Scientists and game designers show you what it’s like to be HIV

     In the mobile game CD4 Hunter, players play as the virus HIV and have to find the right cells to bind to, while fending off red blood cells and attacking antibodies. The idea is to teach players how the virus targets the cells it uses to make copies of itself. (Vincent Mills and Andrew Bishop/Drexel University)

    In the mobile game CD4 Hunter, players play as the virus HIV and have to find the right cells to bind to, while fending off red blood cells and attacking antibodies. The idea is to teach players how the virus targets the cells it uses to make copies of itself. (Vincent Mills and Andrew Bishop/Drexel University)

    Ever wonder what it feels like to be a virus?

    Earlier this summer, video game artists and scientists at Drexel University released a mobile game where you play against humans as HIV, the virus that can lead to AIDS.

    The goal is to teach science to medical school students, and maybe even help patients. It’s part of a growing group of scientists making scientifically-accurate digital, board, and card games to engage players, as reported in Nature.

    Carla Brown, the game designer and a postdoctoral fellow at the department of microbiology and immunology at Drexel University, explains that in the game CD4 Hunter, you play as the HIV virus.

    CD4 cells are the white blood cells that HIV uses to make copies of itself.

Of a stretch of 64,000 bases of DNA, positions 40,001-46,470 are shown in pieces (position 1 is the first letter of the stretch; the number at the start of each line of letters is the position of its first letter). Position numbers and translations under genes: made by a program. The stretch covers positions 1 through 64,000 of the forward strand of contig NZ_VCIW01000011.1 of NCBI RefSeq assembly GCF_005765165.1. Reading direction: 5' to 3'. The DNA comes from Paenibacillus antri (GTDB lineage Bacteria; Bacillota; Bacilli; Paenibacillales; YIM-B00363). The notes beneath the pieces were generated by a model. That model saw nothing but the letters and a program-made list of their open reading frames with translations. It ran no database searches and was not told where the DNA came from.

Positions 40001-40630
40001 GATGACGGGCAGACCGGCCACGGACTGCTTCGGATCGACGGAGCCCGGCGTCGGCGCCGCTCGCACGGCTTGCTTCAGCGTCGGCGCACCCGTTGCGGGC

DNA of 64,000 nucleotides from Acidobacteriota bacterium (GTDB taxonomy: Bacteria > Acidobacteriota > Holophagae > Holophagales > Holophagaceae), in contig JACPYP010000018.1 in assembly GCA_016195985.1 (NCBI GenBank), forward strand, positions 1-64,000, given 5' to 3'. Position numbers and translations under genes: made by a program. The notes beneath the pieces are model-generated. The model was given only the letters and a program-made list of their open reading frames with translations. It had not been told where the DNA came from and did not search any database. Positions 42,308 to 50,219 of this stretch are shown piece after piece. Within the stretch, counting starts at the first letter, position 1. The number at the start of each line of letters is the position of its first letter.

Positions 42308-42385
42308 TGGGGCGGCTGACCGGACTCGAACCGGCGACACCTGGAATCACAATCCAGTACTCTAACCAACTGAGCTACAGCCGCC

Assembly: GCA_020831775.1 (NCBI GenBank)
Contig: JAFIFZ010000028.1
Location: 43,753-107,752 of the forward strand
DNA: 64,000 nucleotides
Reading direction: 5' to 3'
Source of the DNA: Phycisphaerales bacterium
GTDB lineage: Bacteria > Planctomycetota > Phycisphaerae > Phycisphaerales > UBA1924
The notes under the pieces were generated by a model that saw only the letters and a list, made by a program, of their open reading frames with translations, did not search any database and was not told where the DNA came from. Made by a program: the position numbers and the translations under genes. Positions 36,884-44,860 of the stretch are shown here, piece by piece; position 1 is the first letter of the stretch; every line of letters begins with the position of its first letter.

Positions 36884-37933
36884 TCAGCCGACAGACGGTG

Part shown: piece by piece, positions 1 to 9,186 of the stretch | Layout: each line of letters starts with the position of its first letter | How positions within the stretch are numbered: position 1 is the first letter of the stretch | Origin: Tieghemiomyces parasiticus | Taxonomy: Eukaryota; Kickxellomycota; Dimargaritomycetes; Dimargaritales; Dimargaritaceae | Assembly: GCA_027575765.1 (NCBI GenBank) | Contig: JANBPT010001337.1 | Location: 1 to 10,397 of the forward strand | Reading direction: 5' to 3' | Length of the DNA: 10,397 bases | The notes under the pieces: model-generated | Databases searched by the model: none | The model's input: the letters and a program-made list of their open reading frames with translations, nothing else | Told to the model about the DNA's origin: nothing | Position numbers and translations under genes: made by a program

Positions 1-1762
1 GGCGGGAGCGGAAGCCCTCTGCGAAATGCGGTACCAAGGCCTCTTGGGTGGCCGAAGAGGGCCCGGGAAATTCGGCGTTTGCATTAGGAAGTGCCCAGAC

“You’re in the bloodstream, you’re in a mine field of cells and you’re looking for the perfect target cell that has the right receptors to infect, and you’re replicating and you’re trying to survive against the immune system.”

     

    This is the first step in the complex replication process for the virus, where it has to find the right target cells.

    The idea is to make a fun teaching tool to go with lectures, textbooks, and journal articles, Brown said.

    “What games do, they allow you to step into the shoes of the microbe or the character and really personify the whole process, so rather than kind of learning from a rendition of someone else’s knowledge, you’re actually able to experience the science for yourself.”

    They plan to study how effective the game is as a teaching tool, and refine it. For example, the virus HIV mutates, so they plan to add a feature where the player can mutate their HIV virus. They are also thinking about including other stages of the HIV replication and infection cycle, such as how it might handle anti-HIV drugs.

    The game could be useful outside a classroom as well.

    In late August, the team will be bringing the game to Camp Dreamcatcher, in Oxford, Pa. Dreamcatcher supports young people coping with HIV/AIDS.

    Another game designed to help young people cope with cancer has been shown to help patients stick to their drug-taking regimen, in a randomized trial published in the journal Pediatrics in 2008.

    Brown, the game’s designer, is also the founder and CEO of Game Dr., a game company that develops educational science and health games.

    CD4Hunter, the HIV game, took a year to develop, and the team at Drexel plans to make more games with a similar development time. One possible future release is a game about malaria.

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